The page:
ADH (binds) to V2 receptor (vasopressin) in distal convoluted tubules & collecting ducts  activates Adenyl Cyclase that will cause generation of cAMP (cyclic adenosine monophosphate); (serves as the 2nd messenger: responsible for intracellular changes) initiates phosphorylation of membrane CHON which causes ↑ in membrane permeability to H2O

 Symptoms of ADH Deficiency & Diabetes Insipidus: 1)

Polydipsia (↑ thirst)


Polyuria (↑ urine output; typically >3L /24 hrs) *N=2L

 Laboratory Analysis A. -

RIA— Spec: plasma anticoagulated w/ EDTA in prechilled tubes centrifuge blood ASAP & remove plasma from cells plasma frozen until used for analysis ADH levels deteriorate with prolonged storage NV (healthy adult)= 2.3 – 3.1 picogm/mL or nanogram/L of plasma plasma ADH conc. report w/ Px plasma osmolality for EVERY test

Reference Ranges for ADH: Osmolality (mOSm/kg)

ADH (pg/mL) 270-280 280-285 285-290 290-295 295-300

300 mOsm/Kg  dehydrated) d. After 8hrs allow Px to drink (no more than twice urine vol. obtained in test to avoid acute hyponatremia).  Patient should be closely observed while test is being performed.  Normal: Should not have weight losses >3% & Serum/plasma osmolality w/in RR; urine osmolality must not go beyond 800 mOsm/kg of water  ADH deficiency: ↑ serum/plasma osmolality & ↓ urine osmolality over time tested (concentrating effect on plasma and diluting effect on urine) inversely prop: Plasma & urine osmolality alcohol: inhibit ADH & oxytocin cold temp: inhibit ADH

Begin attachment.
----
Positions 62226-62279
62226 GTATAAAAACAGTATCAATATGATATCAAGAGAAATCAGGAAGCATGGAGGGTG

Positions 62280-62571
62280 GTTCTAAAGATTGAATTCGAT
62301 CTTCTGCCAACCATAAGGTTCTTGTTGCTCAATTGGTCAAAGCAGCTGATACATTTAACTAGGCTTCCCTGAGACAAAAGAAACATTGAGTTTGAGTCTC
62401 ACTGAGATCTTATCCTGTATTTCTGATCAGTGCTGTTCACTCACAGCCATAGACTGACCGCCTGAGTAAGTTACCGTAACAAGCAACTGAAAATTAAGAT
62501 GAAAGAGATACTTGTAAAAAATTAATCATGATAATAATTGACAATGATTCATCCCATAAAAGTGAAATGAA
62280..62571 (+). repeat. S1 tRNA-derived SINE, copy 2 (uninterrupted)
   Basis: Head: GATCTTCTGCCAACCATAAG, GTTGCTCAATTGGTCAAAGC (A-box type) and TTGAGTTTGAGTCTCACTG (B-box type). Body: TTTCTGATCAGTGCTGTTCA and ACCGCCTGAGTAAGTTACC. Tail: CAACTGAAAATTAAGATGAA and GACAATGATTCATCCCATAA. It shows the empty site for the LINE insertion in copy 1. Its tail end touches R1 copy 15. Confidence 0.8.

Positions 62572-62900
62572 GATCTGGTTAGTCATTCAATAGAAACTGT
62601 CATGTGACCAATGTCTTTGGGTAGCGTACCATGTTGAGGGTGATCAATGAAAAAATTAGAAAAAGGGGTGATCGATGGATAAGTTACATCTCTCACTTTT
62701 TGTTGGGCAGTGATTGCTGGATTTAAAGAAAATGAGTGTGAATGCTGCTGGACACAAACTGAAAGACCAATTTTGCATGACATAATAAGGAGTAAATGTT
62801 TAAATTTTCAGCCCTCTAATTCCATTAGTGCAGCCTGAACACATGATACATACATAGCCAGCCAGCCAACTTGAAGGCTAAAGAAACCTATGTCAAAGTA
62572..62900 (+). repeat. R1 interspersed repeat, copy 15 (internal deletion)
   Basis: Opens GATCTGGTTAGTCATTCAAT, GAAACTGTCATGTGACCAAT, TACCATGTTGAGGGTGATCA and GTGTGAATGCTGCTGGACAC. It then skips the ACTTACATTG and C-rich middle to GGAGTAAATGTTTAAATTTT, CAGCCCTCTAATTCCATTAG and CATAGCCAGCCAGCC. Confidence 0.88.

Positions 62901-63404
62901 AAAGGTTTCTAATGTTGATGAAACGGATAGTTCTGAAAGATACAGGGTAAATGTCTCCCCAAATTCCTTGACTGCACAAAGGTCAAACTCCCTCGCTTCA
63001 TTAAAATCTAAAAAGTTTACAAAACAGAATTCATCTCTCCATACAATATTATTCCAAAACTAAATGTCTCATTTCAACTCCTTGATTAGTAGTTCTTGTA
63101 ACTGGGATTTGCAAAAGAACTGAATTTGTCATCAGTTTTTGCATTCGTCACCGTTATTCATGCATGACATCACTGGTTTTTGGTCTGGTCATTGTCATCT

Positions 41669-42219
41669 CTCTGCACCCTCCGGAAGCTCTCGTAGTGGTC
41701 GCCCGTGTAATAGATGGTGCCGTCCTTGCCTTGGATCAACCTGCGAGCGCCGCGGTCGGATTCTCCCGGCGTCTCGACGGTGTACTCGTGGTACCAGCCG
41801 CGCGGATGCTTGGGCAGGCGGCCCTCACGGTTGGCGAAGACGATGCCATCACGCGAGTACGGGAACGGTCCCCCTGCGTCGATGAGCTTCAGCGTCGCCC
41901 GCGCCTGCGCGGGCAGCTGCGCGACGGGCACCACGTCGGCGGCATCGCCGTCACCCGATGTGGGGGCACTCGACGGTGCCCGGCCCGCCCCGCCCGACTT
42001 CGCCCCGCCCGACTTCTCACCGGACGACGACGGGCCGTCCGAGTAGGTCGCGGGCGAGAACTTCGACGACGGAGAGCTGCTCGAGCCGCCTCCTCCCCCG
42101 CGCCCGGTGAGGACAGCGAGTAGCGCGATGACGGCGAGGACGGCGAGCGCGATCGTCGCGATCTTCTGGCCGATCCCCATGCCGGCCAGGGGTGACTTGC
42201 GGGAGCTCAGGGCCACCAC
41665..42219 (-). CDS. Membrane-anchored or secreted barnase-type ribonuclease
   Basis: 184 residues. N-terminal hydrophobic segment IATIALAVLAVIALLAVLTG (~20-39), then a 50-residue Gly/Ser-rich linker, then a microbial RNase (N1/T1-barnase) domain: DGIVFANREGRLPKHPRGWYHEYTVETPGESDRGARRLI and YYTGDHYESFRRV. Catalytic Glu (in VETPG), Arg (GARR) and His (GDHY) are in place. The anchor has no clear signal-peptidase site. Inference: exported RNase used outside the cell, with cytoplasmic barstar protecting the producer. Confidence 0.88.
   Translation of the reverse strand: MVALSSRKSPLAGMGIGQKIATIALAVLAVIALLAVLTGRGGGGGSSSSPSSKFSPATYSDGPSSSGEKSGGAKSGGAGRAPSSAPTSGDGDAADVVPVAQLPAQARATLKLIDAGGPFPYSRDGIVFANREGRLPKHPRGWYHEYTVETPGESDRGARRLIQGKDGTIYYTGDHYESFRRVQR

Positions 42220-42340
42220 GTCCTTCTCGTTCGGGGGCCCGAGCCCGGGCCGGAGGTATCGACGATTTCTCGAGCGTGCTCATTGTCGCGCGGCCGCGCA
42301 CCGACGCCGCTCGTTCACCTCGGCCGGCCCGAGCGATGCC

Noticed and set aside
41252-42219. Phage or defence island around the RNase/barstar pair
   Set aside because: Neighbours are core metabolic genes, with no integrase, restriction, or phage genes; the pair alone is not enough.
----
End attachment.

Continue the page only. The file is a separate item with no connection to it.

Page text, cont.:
2. Oxytocin (OT) most active in pregnant women At term  stimulates contraction of smooth muscles in the wall of the uterus (induce labor) Synthetic oxytocin can be used to induce labor induces lactation by stimulating contraction of the myoepethielial cells in the mammary glands (ejection of milk) premature labor  prevented by injecting alcohol intravenously Nonpregnant women and men have basal levels of OT – its role not been determined  2 Strongest Stimuli for Oxytocin release: a. Distention of the uterus b. Neonatal suckling of the nipple  Lab Analysis A. -

RIA – Plasma anticoagulated w/ EDTA in prechilled tube plasma can be frozen until used for analysis Reference Range = 1-5 pg/mL sample

ANTERIOR PITUITARY HORMONES: 1. Prolactin (PRL) by lactotroph (mammotroph) cells in the anterior pituitary gland helps stimulate dev’t. of breast tissue needed for lactation postpartum women: it induces synthesis of milk in the mammary gland  PRL Values a. -

Nonlactating women, men & children= < 20ng/mL actual function not fully understood Hypersecretion is associated with Hypogonadism (impaired gonads, incomplete fxn) in both men and women

b. 1st Trimester =